Complex regional pain syndrome (CRPS) is an uncommon, chronic condition that usually affects your arm or leg. Rarely, complex regional pain syndrome can affect other parts of your body.
Complex regional pain syndrome is marked by intense burning or aching pain. You may also experience swelling, skin discoloration, altered temperature, abnormal sweating and hypersensitivity in the affected area.
The cause of complex regional pain syndrome isn’t clearly understood, though it often follows an illness or injury. Treatment for complex regional pain syndrome is most effective when started early. In such cases, dramatic improvement and even remission are possible.
Complex regional pain syndrome occurs in two types with similar signs and symptoms, but different causes:
Type 1. Previously known as reflex sympathetic dystrophy syndrome, this type occurs after an illness or injury that didn’t directly damage the nerves in your affected limb. About 90 percent of people with complex regional pain syndrome have type 1.
Type 2. Once referred to as causalgia, this type follows a distinct nerve injury.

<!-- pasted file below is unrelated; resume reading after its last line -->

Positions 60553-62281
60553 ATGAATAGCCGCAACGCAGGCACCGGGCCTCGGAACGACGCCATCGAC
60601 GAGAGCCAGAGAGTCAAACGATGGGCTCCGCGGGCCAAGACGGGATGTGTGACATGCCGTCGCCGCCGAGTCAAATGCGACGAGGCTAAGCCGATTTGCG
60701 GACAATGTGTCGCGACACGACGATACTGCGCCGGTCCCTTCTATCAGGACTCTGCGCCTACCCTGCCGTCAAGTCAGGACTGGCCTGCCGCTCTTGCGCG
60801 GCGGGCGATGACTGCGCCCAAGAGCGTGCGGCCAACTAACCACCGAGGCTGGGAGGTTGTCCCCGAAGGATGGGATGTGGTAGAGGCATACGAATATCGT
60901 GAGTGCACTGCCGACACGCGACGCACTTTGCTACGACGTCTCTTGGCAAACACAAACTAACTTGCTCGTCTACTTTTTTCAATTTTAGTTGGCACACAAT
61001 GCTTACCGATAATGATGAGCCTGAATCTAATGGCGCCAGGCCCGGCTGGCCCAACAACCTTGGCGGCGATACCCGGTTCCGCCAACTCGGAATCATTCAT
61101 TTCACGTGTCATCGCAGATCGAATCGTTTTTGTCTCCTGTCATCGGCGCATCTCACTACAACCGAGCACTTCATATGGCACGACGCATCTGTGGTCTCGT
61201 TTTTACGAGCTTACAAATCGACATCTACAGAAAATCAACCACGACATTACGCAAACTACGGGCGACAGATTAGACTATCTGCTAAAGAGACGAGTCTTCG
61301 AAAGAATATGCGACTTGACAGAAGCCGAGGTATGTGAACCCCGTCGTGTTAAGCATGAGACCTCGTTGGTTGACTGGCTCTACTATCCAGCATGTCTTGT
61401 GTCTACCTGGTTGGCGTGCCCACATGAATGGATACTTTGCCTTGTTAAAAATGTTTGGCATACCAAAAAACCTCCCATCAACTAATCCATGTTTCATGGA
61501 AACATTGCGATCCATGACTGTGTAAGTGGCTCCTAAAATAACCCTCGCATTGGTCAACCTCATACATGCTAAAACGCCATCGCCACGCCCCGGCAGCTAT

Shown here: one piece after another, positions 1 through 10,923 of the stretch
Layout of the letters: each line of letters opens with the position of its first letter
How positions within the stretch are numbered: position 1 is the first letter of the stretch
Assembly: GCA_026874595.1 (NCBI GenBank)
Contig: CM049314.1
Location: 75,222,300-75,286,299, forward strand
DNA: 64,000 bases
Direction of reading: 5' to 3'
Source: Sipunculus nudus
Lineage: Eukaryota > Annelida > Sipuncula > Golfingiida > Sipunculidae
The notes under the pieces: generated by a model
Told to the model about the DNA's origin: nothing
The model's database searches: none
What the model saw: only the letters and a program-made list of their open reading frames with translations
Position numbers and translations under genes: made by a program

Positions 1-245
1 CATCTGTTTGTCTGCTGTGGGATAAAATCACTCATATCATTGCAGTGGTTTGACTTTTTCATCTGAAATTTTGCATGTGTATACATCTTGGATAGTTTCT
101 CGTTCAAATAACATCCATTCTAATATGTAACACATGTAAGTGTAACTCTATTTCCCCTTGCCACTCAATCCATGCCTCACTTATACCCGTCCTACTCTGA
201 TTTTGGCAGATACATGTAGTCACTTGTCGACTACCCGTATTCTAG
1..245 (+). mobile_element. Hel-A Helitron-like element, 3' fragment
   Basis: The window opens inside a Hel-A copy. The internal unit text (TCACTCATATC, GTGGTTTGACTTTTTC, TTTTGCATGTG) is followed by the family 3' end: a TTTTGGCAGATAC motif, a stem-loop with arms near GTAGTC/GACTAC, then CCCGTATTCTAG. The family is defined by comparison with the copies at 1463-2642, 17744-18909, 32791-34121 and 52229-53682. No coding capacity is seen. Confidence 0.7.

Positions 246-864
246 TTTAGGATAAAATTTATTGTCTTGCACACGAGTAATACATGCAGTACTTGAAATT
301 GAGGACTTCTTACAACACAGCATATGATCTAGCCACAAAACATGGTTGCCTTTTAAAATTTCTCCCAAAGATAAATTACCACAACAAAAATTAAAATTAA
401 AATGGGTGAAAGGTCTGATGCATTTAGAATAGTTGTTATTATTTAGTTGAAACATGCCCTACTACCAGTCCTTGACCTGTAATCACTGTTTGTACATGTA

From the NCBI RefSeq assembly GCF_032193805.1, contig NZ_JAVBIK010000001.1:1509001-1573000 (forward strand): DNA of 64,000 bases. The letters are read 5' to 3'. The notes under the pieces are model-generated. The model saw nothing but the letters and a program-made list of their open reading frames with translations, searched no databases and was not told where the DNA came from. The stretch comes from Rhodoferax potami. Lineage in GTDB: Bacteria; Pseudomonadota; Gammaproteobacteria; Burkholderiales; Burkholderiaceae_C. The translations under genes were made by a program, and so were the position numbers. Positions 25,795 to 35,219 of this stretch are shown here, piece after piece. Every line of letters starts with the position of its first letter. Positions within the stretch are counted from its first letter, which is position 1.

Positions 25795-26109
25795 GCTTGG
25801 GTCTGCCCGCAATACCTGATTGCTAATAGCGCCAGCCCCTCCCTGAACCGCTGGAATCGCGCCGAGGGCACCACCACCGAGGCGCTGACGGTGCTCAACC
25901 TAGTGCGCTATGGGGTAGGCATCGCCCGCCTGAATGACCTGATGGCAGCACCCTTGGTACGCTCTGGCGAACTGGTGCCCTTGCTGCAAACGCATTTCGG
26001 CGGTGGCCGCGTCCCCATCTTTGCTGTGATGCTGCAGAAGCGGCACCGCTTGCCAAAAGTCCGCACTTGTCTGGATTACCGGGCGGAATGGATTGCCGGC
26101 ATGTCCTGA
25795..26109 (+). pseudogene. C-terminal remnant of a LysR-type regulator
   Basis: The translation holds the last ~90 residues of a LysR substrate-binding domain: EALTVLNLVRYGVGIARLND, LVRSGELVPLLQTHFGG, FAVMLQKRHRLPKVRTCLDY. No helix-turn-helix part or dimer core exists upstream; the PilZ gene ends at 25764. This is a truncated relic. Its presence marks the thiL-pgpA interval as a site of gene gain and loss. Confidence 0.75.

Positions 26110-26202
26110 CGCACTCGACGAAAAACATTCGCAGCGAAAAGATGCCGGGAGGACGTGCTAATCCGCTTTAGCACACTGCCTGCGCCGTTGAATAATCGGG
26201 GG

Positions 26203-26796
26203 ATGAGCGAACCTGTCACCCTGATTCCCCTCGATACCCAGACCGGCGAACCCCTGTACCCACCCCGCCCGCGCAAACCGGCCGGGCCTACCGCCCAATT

Many cases of complex regional pain syndrome occur after a forceful trauma to an arm or a leg, such as a gunshot wound or shrapnel blast. Other major and minor traumas — such as surgery, heart attacks, infections, fractures and even sprained ankles — also can lead to complex regional pain syndrome. It’s not well understood why these injuries can trigger complex regional pain syndrome.
Dramatic improvement and even remission of complex regional pain syndrome is possible if treatment begins within a few months of your first symptoms. Often, a combination of various therapies is necessary. Your doctor will tailor your treatment based on your specific case. Treatment options include:
Doctors use various medications to treat the symptoms of complex regional pain syndrome. Over-the-counter nonsteroidal anti-inflammatory drugs (NSAIDs), such as aspirin, ibuprofen (Advil, Motrin, others) and naproxen sodium (Aleve), may ease pain and inflammation. In some cases, doctors may recommend prescription medications. For example, antidepressants, such as amitriptyline, and anticonvulsants, such as gabapentin (Neurontin), are used to treat pain that originates from a damaged nerve (neuropathic pain). Corticosteroids, such as prednisone, may reduce inflammation.
Your doctor may suggest bone-loss medications, such as alendronate (Fosamax) and calcitonin (Miacalcin). Opioid medications may be another option. Taken in appropriate doses, they may provide acceptable control of pain. However, they may not be appropriate if you have a history of substance abuse or lung disease.
Some pain medications, such as COX-2 inhibitors (Celebrex), may increase your risk of heart attack and stroke. It’s wise to discuss your individual risks with your doctor.